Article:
i witnessed an exchange a few years ago between a panamanian friend of mine (born and raised in panama, now a u.s. citizen as well) and someone she had just met who asked said friend (who has a heavy panamanian accent) "are you american?" - implying that sounding like a foreigner means you have no citizenship in the u.s. of course said friend said she was an american. the stranger refused to accept that panama is a country in the americas and therefore that my friend is and always has been an american, regardless of what american country she was born in.

as stated over an over again already, the problem is not that citizens of the united states of america call themselves americans. the problem is that we have decided that we are the only ones who own that title and, conversely, that it only refers to citizens of the united states when we use it as a broad term. just as one would hopefully realize that the label "european" means something vastly more broad than "french" or "italian", we need to remember that "american" is an umbrella term that covers a whole lot of very diverse countries. it's as simple (yet obviously privilege-confronting...which leads to defensiveness) as that.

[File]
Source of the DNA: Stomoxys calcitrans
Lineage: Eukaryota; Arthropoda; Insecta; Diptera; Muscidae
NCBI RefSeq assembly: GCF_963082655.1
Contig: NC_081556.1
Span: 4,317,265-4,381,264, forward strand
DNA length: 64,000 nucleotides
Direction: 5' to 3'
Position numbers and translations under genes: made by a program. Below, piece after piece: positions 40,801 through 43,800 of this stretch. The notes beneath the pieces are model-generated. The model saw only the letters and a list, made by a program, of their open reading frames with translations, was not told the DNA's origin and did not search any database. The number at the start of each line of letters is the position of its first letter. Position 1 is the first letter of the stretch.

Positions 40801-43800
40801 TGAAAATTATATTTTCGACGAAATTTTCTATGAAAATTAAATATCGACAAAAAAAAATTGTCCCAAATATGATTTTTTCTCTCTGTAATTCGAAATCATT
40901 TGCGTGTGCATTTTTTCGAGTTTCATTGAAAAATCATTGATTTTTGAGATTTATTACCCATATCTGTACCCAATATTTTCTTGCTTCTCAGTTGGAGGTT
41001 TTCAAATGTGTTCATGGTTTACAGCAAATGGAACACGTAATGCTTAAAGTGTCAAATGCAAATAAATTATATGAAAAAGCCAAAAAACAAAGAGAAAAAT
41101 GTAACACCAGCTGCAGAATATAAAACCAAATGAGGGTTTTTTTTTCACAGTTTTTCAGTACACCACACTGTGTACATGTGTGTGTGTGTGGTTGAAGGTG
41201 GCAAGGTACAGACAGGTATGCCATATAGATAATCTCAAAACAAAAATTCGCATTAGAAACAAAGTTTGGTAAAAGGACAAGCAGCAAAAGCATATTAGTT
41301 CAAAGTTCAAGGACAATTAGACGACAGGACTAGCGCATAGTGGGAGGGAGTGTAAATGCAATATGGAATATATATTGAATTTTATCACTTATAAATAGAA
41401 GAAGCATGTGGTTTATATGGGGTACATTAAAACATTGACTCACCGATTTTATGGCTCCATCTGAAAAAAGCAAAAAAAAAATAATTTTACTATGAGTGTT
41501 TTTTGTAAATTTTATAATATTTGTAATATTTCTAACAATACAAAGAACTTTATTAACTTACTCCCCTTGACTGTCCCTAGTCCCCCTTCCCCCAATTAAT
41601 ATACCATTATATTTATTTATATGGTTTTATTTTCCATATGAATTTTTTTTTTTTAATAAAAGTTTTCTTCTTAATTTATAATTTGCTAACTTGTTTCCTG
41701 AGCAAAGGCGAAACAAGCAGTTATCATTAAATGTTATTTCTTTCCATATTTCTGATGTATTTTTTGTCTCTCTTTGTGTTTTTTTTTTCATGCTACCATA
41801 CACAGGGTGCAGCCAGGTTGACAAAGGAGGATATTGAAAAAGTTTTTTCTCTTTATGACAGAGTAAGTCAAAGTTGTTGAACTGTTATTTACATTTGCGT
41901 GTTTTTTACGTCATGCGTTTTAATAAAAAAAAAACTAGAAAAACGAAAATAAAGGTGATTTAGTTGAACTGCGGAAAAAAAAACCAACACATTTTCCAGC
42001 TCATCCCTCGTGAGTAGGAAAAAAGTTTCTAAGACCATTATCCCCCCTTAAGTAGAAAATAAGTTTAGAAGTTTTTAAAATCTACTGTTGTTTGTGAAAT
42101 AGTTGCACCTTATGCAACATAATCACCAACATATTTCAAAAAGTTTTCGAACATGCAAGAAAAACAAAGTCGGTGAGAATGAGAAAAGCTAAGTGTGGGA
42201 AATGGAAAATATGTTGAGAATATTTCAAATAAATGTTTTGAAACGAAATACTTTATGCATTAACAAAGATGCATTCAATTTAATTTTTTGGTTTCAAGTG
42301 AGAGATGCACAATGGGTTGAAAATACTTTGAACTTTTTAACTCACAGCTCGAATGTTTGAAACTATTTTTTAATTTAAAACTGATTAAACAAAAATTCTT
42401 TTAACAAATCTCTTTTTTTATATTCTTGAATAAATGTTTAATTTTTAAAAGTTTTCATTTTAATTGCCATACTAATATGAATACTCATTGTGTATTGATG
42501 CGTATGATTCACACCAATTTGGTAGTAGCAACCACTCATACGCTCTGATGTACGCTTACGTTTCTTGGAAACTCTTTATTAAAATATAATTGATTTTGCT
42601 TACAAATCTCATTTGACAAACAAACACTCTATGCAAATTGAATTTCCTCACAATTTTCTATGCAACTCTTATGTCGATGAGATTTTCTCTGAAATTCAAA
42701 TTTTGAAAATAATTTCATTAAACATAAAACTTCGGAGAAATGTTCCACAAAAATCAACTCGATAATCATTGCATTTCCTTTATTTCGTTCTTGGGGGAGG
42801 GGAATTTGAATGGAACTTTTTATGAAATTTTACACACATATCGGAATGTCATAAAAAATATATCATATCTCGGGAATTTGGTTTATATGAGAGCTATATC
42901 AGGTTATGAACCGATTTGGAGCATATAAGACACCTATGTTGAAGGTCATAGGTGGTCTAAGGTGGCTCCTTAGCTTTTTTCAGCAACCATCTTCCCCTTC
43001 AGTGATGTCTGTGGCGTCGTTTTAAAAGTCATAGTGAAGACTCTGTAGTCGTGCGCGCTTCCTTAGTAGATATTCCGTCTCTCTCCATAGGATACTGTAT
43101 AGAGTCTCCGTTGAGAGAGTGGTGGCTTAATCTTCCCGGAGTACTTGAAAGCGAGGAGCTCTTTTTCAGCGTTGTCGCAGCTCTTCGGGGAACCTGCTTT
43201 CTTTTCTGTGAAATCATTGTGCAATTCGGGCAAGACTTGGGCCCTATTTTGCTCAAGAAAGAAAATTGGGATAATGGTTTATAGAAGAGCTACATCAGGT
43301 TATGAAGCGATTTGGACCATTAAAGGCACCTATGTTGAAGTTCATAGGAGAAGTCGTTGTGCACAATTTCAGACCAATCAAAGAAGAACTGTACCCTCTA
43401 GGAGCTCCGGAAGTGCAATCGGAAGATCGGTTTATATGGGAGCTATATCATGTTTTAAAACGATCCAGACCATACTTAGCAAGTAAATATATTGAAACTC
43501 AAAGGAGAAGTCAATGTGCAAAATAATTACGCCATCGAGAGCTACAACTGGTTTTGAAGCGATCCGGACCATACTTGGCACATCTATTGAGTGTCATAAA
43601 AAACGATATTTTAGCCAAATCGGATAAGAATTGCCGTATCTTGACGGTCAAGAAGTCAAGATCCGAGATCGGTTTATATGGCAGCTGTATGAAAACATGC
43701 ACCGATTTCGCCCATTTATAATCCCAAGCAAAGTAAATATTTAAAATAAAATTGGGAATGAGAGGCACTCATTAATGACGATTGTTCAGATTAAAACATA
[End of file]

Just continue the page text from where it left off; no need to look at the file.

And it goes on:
Difficult Argument

Lowblow, the argument is complicated. No one's objecting to the "of America" part but to the fact that we now use the terms the "United States" and "America" interchangeably, as if they are one in the same. In reality, the U.S. is just part of America., but we behave otherwise. That's the imperialist argument in a nutshell.